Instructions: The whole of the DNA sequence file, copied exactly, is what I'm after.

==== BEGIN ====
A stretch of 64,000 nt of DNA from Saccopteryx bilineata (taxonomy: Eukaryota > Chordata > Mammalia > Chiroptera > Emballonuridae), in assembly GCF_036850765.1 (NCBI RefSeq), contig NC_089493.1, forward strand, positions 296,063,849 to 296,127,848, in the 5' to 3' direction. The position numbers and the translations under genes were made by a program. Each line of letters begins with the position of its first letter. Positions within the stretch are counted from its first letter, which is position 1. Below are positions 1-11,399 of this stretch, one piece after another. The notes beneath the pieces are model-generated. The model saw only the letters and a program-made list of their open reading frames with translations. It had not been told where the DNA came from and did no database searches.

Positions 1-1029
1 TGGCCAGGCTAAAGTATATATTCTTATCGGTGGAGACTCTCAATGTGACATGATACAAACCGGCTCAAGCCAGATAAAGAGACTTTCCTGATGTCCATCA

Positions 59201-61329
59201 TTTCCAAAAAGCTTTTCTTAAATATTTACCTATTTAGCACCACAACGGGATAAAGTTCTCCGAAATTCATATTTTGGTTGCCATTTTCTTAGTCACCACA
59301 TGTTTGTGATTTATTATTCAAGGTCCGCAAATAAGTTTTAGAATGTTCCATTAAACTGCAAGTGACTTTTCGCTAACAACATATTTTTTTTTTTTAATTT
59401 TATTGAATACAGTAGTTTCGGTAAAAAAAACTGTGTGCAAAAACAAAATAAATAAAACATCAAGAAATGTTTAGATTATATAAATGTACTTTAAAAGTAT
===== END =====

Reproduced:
A stretch of 64,000 nt of DNA from Saccopteryx bilineata (taxonomy: Eukaryota > Chordata > Mammalia > Chiroptera > Emballonuridae), in assembly GCF_036850765.1 (NCBI RefSeq), contig NC_089493.1, forward strand, positions 296,063,849 to 296,127,848, in the 5' to 3' direction. The position numbers and the translations under genes were made by a program. Each line of letters begins with the position of its first letter. Positions within the stretch are counted from its first letter, which is position 1. Below are positions 1-11,399 of this stretch, one piece after another. The notes beneath the pieces are model-generated. The model saw only the letters and a program-made list of their open reading frames with translations. It had not been told where the DNA came from and did no database searches.

Positions 1-1029
1 TGGCCAGGCTAAAGTATATATTCTTATCGGTGGAGACTCTCAATGTGACATGATACAAACCGGCTCAAGCCAGATAAAGAGACTTTCCTGATGTCCATCA

Positions 59201-61329
59201 TTTCCAAAAAGCTTTTCTTAAATATTTACCTATTTAGCACCACAACGGGATAAAGTTCTCCGAAATTCATATTTTGGTTGCCATTTTCTTAGTCACCACA
59301 TGTTTGTGATTTATTATTCAAGGTCCGCAAATAAGTTTTAGAATGTTCCATTAAACTGCAAGTGACTTTTCGCTAACAACATATTTTTTTTTTTTAATTT
59401 TATTGAATACAGTAGTTTCGGTAAAAAAAACTGTGTGCAAAAACAAAATAAATAAAACATCAAGAAATGTTTAGATTATATAAATGTACTTTAAAAGTAT